Your Social Security Disability (SSD) lawyer helps you get the maximum disability benefits from the Social Security Administration (SSA). An attorney gathers evidence, submits paperwork, and constructs your claim so it has the greatest chance of a favorable outcome.

Once the SSA makes a final decision on your case, it is exceedingly difficult to change it. That is why it is vital to have the best disability lawyer working on your case from the beginning. The following tips can help you choose an attorney with whom you can feel confident.

Where can I find a disability lawyer or representative?

You have endless sources for finding an SSD lawyer. Here are a few places you can begin your search:

  • The Online Yellow Pages;
  • Search engines;
  • Your state bar association’s attorney referral service;
  • Legal aid clinics; and
  • Referrals from friends or family.

Keep in mind, though, that while the above sources may give you access to a number of disability lawyers, most of them offer little in the way of quality control. In other words, these sources provide little assurance that each attorney is an active lawyer in good standing with the state bar and that he or she has a strong reputation for getting results for past clients.

It requires due diligence on your behalf to choose the best lawyer for your case. Before agreeing to work with an attorney, research him or her online and see what previous clients have to say. Check with your state bar to see if there is any history of disciplinary action against the attorney. Most importantly, interview them. Ask lots of questions about your case and choose the attorney you feel provides the most competent answers.

How can I vet a prospective disability lawyer?

When shopping for a lawyer, you should look for the attorney best-suited to handle your unique situation.

Keep in mind that disability cases are as varied as criminal cases. Just because someone is the best traffic ticket attorney in town does not necessarily mean they can handle a capital murder case. Similarly, a lawyer could have a fantastic record fighting for Social Security claims, but if they lack experience working cases similar to yours, they might struggle.

First and foremost, ask lots of pointed questions. Avoid asking for general information about disability and their case history. Instead, pick their brain with specific queries related to your disability and condition and gauge their responses.

What kinds of questions should I ask?

Ask specific questions that relate directly to your case. Here are some examples of specific questions you might ask a prospective Social Security disability attorney:

  • How many clients have you had with my particular condition;
  • What results were you able to get for them;
  • What are some unique features of my case that you can focus on in your claim;
  • Based on the information you have on me, what potential challenges or pushback might I face from the SSA; and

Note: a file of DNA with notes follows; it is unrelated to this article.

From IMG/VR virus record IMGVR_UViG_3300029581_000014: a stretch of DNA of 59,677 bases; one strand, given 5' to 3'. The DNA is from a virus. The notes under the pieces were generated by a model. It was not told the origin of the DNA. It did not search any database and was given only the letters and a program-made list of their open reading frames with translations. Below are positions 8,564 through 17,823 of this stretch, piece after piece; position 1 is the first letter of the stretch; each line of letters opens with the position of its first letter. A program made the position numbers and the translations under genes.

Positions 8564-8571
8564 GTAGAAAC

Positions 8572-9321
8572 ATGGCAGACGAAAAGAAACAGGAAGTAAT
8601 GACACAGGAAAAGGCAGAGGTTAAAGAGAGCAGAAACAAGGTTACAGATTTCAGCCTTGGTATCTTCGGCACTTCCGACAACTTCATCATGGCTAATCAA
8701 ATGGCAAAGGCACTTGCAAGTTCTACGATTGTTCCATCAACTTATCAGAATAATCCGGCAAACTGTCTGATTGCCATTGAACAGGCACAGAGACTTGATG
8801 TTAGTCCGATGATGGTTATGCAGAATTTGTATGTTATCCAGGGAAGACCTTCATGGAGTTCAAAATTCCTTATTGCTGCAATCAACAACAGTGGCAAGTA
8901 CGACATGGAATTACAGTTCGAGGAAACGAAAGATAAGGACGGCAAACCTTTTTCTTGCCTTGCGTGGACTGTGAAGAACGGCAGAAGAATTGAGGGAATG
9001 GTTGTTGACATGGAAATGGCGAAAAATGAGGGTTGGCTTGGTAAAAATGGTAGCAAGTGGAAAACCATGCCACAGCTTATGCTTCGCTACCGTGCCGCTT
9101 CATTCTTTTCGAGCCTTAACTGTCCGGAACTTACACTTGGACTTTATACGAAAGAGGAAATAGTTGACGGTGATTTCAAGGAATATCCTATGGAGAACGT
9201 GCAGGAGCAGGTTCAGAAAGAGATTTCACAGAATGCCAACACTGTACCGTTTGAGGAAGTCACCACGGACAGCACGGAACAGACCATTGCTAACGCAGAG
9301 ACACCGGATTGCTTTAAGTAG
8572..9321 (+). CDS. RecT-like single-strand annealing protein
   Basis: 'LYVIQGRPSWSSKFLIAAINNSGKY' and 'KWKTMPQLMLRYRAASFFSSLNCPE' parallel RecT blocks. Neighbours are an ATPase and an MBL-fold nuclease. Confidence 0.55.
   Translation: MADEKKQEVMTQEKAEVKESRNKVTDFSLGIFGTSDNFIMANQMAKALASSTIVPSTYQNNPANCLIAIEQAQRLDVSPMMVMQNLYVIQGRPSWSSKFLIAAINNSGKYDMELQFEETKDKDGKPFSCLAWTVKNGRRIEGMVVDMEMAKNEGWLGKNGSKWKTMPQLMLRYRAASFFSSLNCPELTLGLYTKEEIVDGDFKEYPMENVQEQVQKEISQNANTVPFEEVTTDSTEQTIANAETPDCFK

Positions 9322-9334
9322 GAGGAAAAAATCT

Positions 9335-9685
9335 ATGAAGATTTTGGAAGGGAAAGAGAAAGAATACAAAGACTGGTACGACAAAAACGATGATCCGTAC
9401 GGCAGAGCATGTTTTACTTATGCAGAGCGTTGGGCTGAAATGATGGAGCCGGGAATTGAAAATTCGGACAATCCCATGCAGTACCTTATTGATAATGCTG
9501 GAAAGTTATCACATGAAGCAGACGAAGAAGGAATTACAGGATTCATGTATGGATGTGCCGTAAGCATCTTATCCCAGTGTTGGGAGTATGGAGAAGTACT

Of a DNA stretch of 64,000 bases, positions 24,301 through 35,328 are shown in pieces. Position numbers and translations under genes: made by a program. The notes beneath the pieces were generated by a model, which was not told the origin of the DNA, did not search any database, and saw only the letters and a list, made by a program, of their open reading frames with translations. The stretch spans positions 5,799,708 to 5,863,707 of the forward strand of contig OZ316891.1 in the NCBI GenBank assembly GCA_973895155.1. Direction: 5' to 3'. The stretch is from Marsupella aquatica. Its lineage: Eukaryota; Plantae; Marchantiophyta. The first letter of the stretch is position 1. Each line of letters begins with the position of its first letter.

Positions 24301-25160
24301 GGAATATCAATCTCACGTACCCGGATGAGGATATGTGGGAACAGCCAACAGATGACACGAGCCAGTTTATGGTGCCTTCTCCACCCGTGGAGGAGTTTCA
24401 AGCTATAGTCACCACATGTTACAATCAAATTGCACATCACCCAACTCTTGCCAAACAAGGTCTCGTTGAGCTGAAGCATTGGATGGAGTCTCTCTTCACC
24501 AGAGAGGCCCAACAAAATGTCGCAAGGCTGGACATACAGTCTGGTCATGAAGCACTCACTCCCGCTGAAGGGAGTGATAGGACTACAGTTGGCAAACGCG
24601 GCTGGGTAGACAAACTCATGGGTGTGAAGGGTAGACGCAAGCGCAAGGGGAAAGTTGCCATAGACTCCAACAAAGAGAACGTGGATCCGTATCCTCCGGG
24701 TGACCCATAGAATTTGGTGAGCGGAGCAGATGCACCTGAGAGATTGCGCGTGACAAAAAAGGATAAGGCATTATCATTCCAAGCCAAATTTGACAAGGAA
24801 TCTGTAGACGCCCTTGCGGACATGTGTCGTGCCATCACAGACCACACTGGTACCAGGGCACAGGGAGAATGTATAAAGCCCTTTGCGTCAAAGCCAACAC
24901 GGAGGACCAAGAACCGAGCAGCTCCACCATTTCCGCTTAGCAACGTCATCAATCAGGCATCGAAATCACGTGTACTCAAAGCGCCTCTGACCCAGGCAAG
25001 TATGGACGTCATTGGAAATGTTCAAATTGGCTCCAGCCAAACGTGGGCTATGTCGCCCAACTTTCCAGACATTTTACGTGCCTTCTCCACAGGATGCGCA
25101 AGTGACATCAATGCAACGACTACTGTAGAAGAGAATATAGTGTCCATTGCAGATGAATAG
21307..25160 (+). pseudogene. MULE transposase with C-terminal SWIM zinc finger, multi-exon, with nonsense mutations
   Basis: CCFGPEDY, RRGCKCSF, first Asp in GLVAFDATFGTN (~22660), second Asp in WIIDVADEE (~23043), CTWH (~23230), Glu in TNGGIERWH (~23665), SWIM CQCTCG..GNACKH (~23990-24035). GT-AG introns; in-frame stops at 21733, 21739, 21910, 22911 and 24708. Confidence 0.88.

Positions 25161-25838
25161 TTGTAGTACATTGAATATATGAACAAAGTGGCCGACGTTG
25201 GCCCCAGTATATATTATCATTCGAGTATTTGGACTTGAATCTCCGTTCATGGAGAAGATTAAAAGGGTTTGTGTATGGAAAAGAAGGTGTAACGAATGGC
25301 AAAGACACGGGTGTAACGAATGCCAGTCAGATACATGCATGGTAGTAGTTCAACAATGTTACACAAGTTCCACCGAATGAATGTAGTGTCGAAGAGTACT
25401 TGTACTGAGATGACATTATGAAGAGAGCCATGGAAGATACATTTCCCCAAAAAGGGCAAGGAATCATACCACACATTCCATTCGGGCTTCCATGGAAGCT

• How will you proceed if the SSA denies my claimor offers a lower amount than I feel I deserve?

What else do I need to consider before choosing a lawyer?

Communication is also an important factor when choosing a lawyer. Your attorney should be responsive and keep you apprised of each new development throughout the process—and there will be many. When your lawyer is distant or hard to reach, it may be difficult to keep confidence in them.

You can gauge an attorney’s level of communication by your first few phone calls with their office. It is reasonable to expect a disability lawyer to be busy. However, it should not be overly difficult to reach your attorney. If a lawyer does not promptly return calls or emails when you are a prospective client, it is unlikely to get better after you sign a fee agreement.

What is the difference between a disability lawyer and a non-attorney advocate?

During your research for a lawyer, you might run across something called a non-attorney advocate. This is a person who has not been to law school or passed the bar exam, but is legally qualified to represent you at a Social Security disability hearing.

The requirements for becoming a non-attorney advocate are as follows:

  • Bachelor’s degree or equivalent work experience;
  • Clean criminal background;
  • Professional liability insurance;
  • Successful completion of SSA-administered exam; and
  • Continuing education.

Attorneys and non-attorney advocates charge similar fees, and, unless you sign an agreement that specifies differently, both get paid only if you win your case.

So what are the advantages of going with one over the other? You are likely to see the biggest benefits by choosing an actual attorney. This is for several reasons:

  • Attorneys adhere to stricter professional conduct rules and face disciplinary action and even disbarment for not upholding stringent ethical standards;
  • Attorney-client privilege laws ensure anything you tell your lawyer remains confidential;
  • Attorneys have more years of education and more thorough training; and
  • Attorneys can appeal your claim to an even higher court if the need arises. Non-attorney advocates have no standing beyond the Social Security system.

When you hire an attorney, you get more knowledge, experience, and legal capabilities for the same fee.

How can I speak to a qualified disability attorney about my case?

At the Disability Advantage Group, we offer a free initial consultation to discuss the specifics of your case and determine if we can help you. Our attorneys have years of experience winning cases for our disability clients.

Contact us so we can discuss if we are a good fit for your unique situation. We will pursue your case aggressively and fight for a favorable outcome. Call today at 865-566-0800.

No more late night trips to the drug store - Shop at MedicalSupplyDepot.com!